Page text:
Meliza and her self-titled smasher is the latest reissue by Hot Mule and Secousse Records – it’s a fabled grail that highlights the beauty and uniqueness of music from Guadeloupe – out today (limited)

Regular visitors to WTM know how much the music of Guadeloupe and the French Antilles means to us and music lovers the world over – especially after the painstaking work of crews such as Diggers Digest, Hot Mule, Secousse and trend setting DJs – so Meliza’a revive is a joy to behold. It’s another collaborative release between the two labels (Hot Mule and Secousse).

The team explains: “After years of compulsive listening, fantasising about its story, and tracking down the people who made it, it is a treat to finally share this well-kept secret amongst Caribbean music lovers in its entirety. Composed, written and arranged by esteemed producer Alex Dorothée, this eponymous solo album of an amateur singer, hailing from Guadeloupe Island, was recorded in 1984 in Paris. A lo-fi, synth-heavy gem that is hard to categorise – is it early zouk? biguine? kadans? calypso?

“In 2018, German label, Harmonie Exotic, reissued another record by Alex Dorothée. Same vibes, same amazing synth licks. The label manager kindly shared with us Alex Dorothée’s email and our project to reissue the whole Meliza album started taking shape. Only problem, Alex had not been in touch with Meliza for over two decades. Dozens of phone calls to old friends and a few months later, we finally got a number for a certain Jeannine. Meliza performed on a bunch of other records after that period, including their friend King Klero’s – one of the unsung architects of zouk, a movement which was coming to fruition during those years. Alex kept on making music for a few years until 1989, the year the sky fell on him. A category five hurricane named ‘Hugo’ devastated the island, affecting more than two million people in its path. Alex lost everything – his studio, instruments, his home, archives, photos… Shocked and depressed, he stopped making music for a decade.

“Nowadays Alex is making music again, in his home studio in Guadeloupe.”

Interest was generated in 2013, when a youtuber named Doudou 973 uploaded a song called Paradis En Moin, triggering new interest in the Meliza LP from a number of European DJs. A few copies of the original vinyl started circulating on Discogs, and the price went up.

In 2015, the Digital Zandoli team, composed of Nicolas Skliris and Julien Achard, picked Anragé, another cut from the album, to feature on the first volume of their acclaimed compilation series Digital Zandoli. The two essential volumes of this compilation series – as well as the Diggers Digest mixes that are associated – are essential listening.

In Achard’s words: “A monster electro zouk anthem, Anragé is a kind of creole ritornello with a superb synth hook and heavy electronic beat on a zouk pattern. But this ultra rare album reveals many more excellent tracks like Tou Patou Sé Zouk, another great tropical dancefloor stepper. Or Rythme Oublié, a dreamy electronic calypso track also featuring this catchy vintage synth and guitar solo.”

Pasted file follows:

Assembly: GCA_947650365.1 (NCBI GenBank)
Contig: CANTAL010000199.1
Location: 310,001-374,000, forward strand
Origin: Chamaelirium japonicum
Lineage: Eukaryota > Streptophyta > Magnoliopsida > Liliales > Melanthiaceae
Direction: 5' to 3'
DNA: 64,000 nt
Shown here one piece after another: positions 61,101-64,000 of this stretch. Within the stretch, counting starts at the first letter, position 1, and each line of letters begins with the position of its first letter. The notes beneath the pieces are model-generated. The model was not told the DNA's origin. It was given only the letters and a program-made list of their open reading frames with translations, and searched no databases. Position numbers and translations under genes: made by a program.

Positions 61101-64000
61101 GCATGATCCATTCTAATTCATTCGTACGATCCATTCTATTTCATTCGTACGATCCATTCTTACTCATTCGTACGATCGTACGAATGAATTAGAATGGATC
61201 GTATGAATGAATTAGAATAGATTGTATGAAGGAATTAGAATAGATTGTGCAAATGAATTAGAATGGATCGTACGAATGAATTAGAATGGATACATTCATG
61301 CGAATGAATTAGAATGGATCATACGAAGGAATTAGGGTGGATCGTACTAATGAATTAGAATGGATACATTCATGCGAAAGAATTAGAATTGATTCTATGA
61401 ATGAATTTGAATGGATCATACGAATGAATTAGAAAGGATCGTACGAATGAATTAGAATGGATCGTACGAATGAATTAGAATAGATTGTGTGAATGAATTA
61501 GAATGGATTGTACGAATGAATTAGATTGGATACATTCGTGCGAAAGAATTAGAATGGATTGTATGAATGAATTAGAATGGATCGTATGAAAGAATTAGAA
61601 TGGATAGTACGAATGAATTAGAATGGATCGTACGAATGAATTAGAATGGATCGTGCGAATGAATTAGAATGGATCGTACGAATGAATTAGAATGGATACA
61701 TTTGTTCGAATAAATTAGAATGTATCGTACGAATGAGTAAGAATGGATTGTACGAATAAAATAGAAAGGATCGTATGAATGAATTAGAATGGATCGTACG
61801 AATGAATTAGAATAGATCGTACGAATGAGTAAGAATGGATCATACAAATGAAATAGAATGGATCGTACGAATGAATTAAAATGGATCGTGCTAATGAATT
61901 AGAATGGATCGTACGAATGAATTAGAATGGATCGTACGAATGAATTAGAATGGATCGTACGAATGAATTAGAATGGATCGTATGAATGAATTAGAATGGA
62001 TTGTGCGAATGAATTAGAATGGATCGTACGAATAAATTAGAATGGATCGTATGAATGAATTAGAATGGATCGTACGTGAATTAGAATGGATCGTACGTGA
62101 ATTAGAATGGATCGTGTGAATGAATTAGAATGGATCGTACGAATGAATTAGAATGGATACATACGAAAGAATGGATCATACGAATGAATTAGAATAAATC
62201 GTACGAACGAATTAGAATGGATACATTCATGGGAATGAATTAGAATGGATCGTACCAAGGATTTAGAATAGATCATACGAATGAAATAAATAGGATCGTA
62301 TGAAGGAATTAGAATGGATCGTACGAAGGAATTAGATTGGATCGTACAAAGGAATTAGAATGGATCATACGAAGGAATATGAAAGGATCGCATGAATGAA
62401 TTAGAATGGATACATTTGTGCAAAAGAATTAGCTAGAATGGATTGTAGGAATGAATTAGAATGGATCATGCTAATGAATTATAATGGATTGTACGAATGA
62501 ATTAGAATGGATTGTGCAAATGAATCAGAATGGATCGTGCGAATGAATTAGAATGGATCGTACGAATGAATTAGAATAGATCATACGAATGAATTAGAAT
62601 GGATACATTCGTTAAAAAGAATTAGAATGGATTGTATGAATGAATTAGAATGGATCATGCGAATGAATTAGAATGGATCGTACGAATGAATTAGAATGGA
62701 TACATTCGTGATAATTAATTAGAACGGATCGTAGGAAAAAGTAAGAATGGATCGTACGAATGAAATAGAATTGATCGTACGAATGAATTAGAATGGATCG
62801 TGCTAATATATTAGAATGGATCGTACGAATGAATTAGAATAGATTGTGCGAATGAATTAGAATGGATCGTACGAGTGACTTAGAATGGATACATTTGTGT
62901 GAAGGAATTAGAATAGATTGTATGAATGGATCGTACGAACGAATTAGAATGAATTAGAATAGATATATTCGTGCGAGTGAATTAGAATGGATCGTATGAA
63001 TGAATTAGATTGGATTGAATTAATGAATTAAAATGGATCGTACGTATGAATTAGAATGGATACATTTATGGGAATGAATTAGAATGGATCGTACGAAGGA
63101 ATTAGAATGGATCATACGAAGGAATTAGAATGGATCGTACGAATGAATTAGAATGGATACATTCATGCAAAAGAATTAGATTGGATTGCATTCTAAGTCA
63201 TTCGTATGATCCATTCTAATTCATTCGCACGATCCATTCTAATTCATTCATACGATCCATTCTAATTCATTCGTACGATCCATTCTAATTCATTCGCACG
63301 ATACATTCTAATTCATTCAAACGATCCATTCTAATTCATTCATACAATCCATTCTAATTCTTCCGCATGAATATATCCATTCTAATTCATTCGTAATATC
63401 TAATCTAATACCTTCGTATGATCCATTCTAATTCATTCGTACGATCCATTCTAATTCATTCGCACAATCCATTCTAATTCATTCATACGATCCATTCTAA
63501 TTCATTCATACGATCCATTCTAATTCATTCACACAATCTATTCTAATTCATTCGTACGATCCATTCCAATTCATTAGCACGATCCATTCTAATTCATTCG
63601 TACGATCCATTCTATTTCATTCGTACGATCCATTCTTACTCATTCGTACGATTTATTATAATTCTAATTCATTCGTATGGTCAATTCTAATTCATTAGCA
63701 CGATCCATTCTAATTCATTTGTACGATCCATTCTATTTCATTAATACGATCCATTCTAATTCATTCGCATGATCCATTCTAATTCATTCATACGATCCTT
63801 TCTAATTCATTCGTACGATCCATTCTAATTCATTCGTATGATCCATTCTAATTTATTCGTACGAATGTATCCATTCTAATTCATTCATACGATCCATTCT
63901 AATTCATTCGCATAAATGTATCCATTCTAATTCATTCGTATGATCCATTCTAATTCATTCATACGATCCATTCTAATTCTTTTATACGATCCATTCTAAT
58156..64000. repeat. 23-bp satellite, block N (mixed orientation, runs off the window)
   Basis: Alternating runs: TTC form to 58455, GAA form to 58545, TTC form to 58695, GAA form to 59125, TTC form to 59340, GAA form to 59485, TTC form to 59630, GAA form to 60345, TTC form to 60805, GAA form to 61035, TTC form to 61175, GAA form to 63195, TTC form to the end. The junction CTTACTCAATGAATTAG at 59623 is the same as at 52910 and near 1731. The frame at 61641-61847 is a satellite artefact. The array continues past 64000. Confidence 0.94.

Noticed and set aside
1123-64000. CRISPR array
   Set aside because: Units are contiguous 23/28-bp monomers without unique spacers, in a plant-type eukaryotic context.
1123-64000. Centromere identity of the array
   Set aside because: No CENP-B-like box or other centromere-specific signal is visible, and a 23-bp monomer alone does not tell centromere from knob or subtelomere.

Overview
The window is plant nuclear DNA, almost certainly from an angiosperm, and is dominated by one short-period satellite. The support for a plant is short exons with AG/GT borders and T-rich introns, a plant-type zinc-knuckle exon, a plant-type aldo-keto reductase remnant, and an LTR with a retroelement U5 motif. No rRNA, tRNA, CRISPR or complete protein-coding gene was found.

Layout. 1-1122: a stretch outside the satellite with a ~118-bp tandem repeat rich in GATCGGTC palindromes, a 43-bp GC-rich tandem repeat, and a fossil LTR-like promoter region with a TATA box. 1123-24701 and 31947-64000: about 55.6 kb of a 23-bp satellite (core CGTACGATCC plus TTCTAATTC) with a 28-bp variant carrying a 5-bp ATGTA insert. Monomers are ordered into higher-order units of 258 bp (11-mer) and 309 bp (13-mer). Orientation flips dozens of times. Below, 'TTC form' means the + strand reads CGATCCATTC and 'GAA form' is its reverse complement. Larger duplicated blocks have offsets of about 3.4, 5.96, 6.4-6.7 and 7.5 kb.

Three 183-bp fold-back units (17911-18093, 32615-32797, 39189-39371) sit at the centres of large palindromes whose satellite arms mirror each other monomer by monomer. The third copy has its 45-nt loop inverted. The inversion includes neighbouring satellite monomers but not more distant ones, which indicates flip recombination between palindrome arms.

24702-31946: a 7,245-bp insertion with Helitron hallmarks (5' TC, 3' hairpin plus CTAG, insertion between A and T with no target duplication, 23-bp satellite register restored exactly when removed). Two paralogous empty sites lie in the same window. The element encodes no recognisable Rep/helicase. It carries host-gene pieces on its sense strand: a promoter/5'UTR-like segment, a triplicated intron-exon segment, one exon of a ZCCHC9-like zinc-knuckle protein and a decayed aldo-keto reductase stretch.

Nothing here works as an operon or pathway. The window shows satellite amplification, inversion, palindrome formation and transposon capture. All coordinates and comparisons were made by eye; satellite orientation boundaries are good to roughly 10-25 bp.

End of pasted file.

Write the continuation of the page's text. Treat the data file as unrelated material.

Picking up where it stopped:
Eventually the team involved with the Meliza record spoke to the singer herself: “My name is Jeannine Sifflet,” she explained. “…but all my friends call me ‘Janis’, in reference to Janis Joplin, because I can’t help but sing all the time. I was born in Paris but raised in Guadeloupe. My family then returned to France in 1975, settling in Vitry-Sur-Seine, when i was still a teenager. At the age of 18 I met Alex Dorothée through a common friend.

“I guess he was charmed by my voice and vibes, and invited me to record backing vocals on a few of his projects. Then he offered to write, compose and produce my solo album. We started rehearsing for it pretty quickly and rented a small recording studio located rue de Clignancourt, in the 18th Parisian district. Alex used a wacky synth lended by a friend of his, a drum machine and invited a few friends to complete the line up. We both moved back to Guadeloupe the year of the release, doing a little promotion on local TVs and radio channels. And that was it! I lost track of Alex over the years, so it’s nice to reconnect. I keep fond memories of that era.”

The painstaking work of reissuing artists like this is so rewarding when artists can be tracked down. The team pride themselves on it. This project follows Hot Mule’s last reissue – another timely reissue of an extremely rare album – Heerlens Percussie Ensemble’s Biologic Music.

Its a record of diverse influences, styles and is simply mind blowing to delve into once again. This type of priceless music is a joy to behold thanks to expert curation and all of the hard work at the label. The 1986 pressing of this release would regularly be priced in the three figure £/$ range.

For more check out the Hot Mule Bandcamp.

Here are some other incredible zouk tracks, that have been uncovered or celebrated by collaborative work, or as individual labels (Hot Mule and/or Secousse.

The Secousse TV platform is also a must-visit for music fans – a radio/sound system/record label since 2006.

And here’s a WTM mix focusing on the range of styles – from zouk to gwo ka – found in Guadelopue and near-neighbour Martinique:

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